We all grimaced, just the headline was enough, Four Black Teens Torture Disabled Man. Through squinted eyes we watched a few seconds of brutality before we turned away, our stomachs in knots. In our conversations and on social media we cried out for justice, asking for a punishment equal to the crime. And then we prayed for peace for the victim and his family.
And yet, at least for those of us who call ourselves Christians, but probably for anyone who calls themselves human, we were compelled to go further. As our anger softened we began to make room for pity, not just for the victim but for these four young souls. These teens who, in another world, would have been at home with their own families instead of living in a world where kidnapping and assaulting an innocent man is a reasonable or even exhilarating thing to do. We still wanted them to be punished but in our piety we prayed for them too, to know love, to seek forgiveness and to be put right.
But Christ does not call us to contempt nor does He ask us for pity.
Christ, our sacrificed lamb, asks from us the reward of His suffering. He implores us to bring Him our own broken and bleeding hearts. Hearts big enough for both victim and persecutor. Hearts with open eyes to see each human as our own flesh and blood.
When we look into the face of a stranger we see ourselves, and in this transcendent mirror we find that we share with them the condemnation for the wrong that they have committed and we are ashamed to realize that they share in ours too.
Each of us is responsible before all, for everyone and for everything.
– Dostoyevsky, The Brothers Karamazov
If this seems like a stretch, let’s take a step back and think for a minute about The Butterfly Effect.
What if you had $20 in your pocket and instead of giving it to the lady begging on the street you spent it on a frappaccino and gluten-free scone? Meanwhile that lady is down to her last dime and decides her only option is to start prostituting herself to put food on the table. What if her daughter’s (one of the culprits in this assault that we are discussing) introduction to violence was from the men who came over to buy sex from her mother? What if by the time she was 18 a beating and some cigarette burns were nothing because she had been through far worse? And what if your $20 could have spared her that? What if the next day her mother would have found a real job?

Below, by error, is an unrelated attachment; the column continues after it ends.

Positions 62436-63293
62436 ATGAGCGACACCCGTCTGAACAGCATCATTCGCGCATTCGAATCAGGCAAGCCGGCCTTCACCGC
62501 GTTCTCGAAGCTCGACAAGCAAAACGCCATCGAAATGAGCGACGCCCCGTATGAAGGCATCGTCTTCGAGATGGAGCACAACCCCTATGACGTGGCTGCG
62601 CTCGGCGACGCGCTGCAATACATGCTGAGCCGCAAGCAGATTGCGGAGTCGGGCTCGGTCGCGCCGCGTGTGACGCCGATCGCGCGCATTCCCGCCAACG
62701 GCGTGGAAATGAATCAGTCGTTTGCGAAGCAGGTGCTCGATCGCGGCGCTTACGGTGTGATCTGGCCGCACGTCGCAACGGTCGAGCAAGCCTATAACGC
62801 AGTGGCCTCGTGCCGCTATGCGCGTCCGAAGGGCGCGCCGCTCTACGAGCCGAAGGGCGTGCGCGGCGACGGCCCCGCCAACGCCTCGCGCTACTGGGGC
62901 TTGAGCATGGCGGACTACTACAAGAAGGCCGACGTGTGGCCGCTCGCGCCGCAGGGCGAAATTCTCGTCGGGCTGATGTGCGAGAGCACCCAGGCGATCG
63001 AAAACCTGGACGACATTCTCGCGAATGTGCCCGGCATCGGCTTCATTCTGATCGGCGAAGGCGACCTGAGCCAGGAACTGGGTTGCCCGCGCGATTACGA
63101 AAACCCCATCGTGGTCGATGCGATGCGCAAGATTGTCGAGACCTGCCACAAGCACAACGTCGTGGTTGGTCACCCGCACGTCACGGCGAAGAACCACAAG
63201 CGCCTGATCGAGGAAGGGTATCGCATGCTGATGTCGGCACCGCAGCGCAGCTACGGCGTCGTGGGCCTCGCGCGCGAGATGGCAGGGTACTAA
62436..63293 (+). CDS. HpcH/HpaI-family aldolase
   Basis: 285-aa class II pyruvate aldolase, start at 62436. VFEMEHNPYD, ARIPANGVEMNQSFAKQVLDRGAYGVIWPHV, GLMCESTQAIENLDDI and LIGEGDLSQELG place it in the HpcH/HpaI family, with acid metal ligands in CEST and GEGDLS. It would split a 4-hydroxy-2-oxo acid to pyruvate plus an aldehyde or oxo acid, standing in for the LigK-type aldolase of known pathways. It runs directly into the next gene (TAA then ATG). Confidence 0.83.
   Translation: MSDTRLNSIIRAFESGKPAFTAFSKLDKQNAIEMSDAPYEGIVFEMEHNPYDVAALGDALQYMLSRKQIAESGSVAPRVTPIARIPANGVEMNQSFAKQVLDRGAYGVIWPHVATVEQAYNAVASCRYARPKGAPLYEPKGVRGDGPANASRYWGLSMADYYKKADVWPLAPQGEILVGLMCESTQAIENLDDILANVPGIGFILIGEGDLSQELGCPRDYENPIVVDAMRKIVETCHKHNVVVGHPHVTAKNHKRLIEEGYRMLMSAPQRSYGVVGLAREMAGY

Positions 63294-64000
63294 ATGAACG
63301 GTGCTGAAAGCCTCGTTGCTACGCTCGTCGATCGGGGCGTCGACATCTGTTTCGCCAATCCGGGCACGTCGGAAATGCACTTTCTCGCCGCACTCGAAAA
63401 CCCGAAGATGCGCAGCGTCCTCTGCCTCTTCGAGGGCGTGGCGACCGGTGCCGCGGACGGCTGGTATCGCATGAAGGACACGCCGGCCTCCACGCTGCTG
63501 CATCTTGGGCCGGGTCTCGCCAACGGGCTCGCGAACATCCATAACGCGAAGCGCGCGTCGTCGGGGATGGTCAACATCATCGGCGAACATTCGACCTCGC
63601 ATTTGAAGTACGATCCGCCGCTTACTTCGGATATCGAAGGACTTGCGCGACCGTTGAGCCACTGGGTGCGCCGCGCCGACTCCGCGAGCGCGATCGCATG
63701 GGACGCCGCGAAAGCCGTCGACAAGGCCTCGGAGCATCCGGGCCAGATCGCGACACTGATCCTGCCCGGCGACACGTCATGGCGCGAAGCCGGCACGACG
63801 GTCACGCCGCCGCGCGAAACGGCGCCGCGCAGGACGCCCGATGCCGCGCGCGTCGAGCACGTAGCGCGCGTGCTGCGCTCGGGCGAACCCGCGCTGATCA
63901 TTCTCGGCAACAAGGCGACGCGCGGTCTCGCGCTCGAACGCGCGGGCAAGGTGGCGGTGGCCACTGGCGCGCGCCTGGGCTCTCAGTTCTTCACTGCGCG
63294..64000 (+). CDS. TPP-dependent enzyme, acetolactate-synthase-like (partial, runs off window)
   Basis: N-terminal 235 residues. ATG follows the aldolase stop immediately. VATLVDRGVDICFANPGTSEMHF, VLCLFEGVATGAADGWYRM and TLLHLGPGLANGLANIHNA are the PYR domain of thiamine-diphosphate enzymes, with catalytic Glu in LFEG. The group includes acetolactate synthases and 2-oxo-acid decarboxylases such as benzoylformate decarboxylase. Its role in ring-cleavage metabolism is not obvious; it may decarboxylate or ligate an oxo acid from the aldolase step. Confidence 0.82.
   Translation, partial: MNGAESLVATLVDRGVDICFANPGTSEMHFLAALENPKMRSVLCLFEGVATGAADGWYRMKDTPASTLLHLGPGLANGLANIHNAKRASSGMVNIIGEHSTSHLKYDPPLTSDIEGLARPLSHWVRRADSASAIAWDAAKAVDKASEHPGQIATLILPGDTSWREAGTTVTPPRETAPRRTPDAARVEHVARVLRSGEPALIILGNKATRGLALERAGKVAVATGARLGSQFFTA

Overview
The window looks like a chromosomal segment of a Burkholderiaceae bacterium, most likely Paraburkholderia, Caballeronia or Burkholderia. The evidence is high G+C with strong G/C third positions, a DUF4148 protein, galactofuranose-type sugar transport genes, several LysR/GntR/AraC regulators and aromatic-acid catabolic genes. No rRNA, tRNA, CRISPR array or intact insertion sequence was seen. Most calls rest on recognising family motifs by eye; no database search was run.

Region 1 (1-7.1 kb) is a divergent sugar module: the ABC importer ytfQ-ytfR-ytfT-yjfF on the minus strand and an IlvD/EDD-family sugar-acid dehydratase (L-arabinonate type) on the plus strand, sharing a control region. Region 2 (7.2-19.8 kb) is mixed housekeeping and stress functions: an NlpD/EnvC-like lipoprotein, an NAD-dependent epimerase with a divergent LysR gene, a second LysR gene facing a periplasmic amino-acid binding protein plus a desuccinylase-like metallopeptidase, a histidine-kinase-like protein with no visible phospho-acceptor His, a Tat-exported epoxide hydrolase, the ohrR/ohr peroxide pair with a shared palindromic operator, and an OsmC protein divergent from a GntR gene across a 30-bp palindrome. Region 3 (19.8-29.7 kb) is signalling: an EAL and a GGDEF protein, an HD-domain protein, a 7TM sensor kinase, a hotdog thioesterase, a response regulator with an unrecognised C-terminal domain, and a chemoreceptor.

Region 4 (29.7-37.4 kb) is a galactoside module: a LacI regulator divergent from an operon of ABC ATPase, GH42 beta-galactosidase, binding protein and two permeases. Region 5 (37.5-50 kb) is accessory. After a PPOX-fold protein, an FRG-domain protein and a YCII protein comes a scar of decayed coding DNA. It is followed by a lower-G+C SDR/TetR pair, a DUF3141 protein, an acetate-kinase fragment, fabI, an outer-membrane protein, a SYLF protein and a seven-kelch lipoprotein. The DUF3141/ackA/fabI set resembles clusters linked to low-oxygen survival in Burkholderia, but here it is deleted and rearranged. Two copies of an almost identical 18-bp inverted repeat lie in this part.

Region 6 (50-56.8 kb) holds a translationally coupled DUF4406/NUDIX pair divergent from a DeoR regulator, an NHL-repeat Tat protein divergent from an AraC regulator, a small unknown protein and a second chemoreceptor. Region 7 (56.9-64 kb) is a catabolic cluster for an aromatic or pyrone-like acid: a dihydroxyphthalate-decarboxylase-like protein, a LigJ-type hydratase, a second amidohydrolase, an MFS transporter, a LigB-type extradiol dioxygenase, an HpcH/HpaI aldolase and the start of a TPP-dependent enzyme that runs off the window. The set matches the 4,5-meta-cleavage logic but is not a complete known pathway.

Each of us sit in our positions of moral authority not because of our intrinsic personal virtue but by another set of happenstance situations that have brought us just as randomly to where we are today.
Evil isn’t something that someone else does, if we are sinners then sin is something that we do, it is part of us. The words we say or don’t say, the work we do or don’t do, even in our best intentions we can’t help but cause harm. We inherited a sin nature and we perpetuate it everyday as we continue to live out our imperfect lives.
This may feel like the ultimate of dismal injustices.
But it is also the very truth which allows us to connect with another person, which gives us courage to suffer with and leads us to cry out for justice not just for one act of violence but for every single hurt and failure that has wounded the hearts of all mankind.
“Compassion asks us to go where it hurts, to enter into the places of pain, to share in brokenness, fear, confusion, and anguish. Compassion challenges us to cry out with those in misery, to mourn with those who are lonely, to weep with those in tears. Compassion requires us to be weak with the weak, vulnerable with the vulnerable, and powerless with the powerless. Compassion means full immersion in the condition of being human.”
We see ourselves when we see Christ suffering on the cross and we see ourselves when we see the brutality of the soldiers nailing Him to it.
Our hope in Christ does not spare us or the world from the tangible consequences for our failures. But as we profess with St. Paul,
“For as in Adam all die, so in Christ all will be made alive.”
we see that our story doesn’t stop in our sin. Instead we claim a boundless victory. We celebrate a restored creation and we rejoice in a grace that is free to us no matter how grotesque our actions. The vilest sin in the whole world no longer binds us because we have a new life and a renewed nature in a resurrected Christ.
For more from Liturgy of Life you can subscribe here for monthly emails, like me on facebook, or join our facebook discussion group. Thanks for reading friends I look forward to connecting with you.